Then we got the establishment. Are they’re gonna try to play a game and disqualify with new rules both Cruz and Trump? And if so, what’s gonna happen with that? We’ve got the audio sound bites here from people who are waking in on that possibility. “No, no, no. You know what?” they say. “The establishment’s gonna figure it out. That would be bad. They’re gonna sidle up to Cruz. They’re not gonna like it, but they’re gonna sidle up to Cruz.” All this is coming up here on the program.

But I want to go through some of the exit polling data first before we get to all that. My only point is I’m not trying to throw cold water on anybody winning last night. It’s big, but it isn’t over. And Cruz, they know as well as anybody getting 1,237 delegates prior to the convention, that’s gonna be really, really challenging. They have to make plans for getting the nomination, not getting 1,237, which is what they’re doing. Now, part of that is continuing to win and building momentum and showing support, so it’s all oriented toward the same thing.


You want to win as many delegates as you can, create the momentum and have that speaks for itself once you get to the convention. Then you have the facts on paper at the establishment. And they don’t like either of these two guys, ’cause when you strip all this away — forget Cruz and Trump individually — combined, what do we have here? We have two men who have engendered minimum 70% support of Republican primary voters. And neither of these two are part of the establishment. Both of these candidates are running as anti-establishment or anti-Washington.

They are both securing support from people fed up with the power structure, the ruling class of Washington. Both parties. So no matter how the establishment looks at this, if they choose to sidle up with either of these guys, they’re still sidling up with the enemy at the end of the day. And that does not make them happy. And that’s another thing. There’s all kinds of people out there on the right, there are all kinds of conservatives out there who are primarily anti-Trump.

They are making people think they are pro-Cruz because it’s safer. But they’re not. They’re really anti-Trump. They are anti-Trump to the point that many of them would not be bothered at all if Hillary Clinton won. But it serves their purposes now to make it look as though they are pro-Cruz because that naturally goes along with being anti-Trump. It would hurt their cause if they let it be known that they were really anti-Cruz as well.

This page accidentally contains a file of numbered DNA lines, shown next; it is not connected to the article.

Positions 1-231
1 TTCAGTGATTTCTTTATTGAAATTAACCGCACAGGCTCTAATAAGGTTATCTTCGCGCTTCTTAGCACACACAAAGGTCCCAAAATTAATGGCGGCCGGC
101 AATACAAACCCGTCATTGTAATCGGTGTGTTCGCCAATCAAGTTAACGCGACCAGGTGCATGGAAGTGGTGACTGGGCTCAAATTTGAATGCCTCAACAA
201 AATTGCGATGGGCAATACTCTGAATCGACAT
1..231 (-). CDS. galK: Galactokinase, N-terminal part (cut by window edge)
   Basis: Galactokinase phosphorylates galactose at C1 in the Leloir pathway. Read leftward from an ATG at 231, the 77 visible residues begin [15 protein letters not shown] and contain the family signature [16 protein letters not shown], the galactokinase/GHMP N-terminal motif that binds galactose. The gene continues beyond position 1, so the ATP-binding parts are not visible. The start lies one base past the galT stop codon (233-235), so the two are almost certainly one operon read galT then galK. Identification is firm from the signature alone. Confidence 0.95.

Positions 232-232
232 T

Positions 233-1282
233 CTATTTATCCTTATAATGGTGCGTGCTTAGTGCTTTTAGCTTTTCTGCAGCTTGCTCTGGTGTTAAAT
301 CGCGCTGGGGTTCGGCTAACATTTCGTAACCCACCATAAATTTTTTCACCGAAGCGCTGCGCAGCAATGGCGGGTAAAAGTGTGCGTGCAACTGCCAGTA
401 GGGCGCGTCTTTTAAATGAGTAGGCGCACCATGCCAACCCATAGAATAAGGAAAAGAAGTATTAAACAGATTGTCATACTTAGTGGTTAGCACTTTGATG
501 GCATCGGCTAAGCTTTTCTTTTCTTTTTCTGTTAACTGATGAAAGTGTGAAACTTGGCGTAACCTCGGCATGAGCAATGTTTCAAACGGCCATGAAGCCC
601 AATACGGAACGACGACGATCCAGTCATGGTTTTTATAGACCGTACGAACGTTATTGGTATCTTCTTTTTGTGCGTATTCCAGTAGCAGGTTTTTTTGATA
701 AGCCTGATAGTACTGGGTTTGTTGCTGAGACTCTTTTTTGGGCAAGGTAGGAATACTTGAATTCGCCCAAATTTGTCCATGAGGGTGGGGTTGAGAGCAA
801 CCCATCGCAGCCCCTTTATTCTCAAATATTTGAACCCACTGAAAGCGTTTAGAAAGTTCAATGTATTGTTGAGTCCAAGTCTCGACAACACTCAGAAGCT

And it may be a stretch to say they’re anti-Cruz. It’s some bloggers. It’s some magazine people. You might have some people in the broadcast media, I don’t know. They’re relatively young, and there are a whole bunch of factors of this. I mean, you throw all of these things into the mix is how you inexorably conclude that this is nowhere near over. Because no matter what happens, with every state primary there’s a lot of people unhappy with the result. Maybe even more people unhappy than there are happy people on the winning side. And when that happens, it creates all kinds of chicanery and sabotage and strategy, because to a lot of people this is very personal.

To a lot of people this is personal as to their future. Many people want you to think they’re in it for the country, and they are, but they don’t take themselves out of the equation, either. Cruz knows all this and Trump knows all this. That’s why neither of these two are giving up and that’s why they’re battening down the matches and they’re gonna be proceeding forward with even more sense of purpose and energy. On the polling front, Reuters is making a big deal out of this. Ted Cruz has pulled into a statistical dead heat with Trump with 35.2% for Cruz among Republicans, to Trump’s 39.5%. There’s a margin of error. It’s a tight one. The margin of error’s 4.8 percentage points. It’s barely a statistical tie.

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But Trump has had a double-digit lead. I mean, Trump’s been at 45, Cruz 17, 20, what have you, throughout most of this campaign in the national Reuters poll. I mean, Trump was beating Cruz by 20 points in this poll a month ago. And now they’re in a margin of error tie. So everybody is taking note of that, trying to figure out what that means. There’s some really interesting stuff from the exit polls last night to the extent that we can believe what people tell exit pollers.

BREAK TRANSCRIPT

RUSH: By the way, Mr. Snerdley just told me that Ted Cruz just — would you call it hit a home run? He was doing an interview with the media in the Bronx, and sort of blew the notion that he is a Trojan horse for the establishment through the moon. I’m sure Cookie was rolling on this interview. I saw it taking place up there, but I have no idea what was being said. But Snerdley said it was pretty good, so we are waiting on that.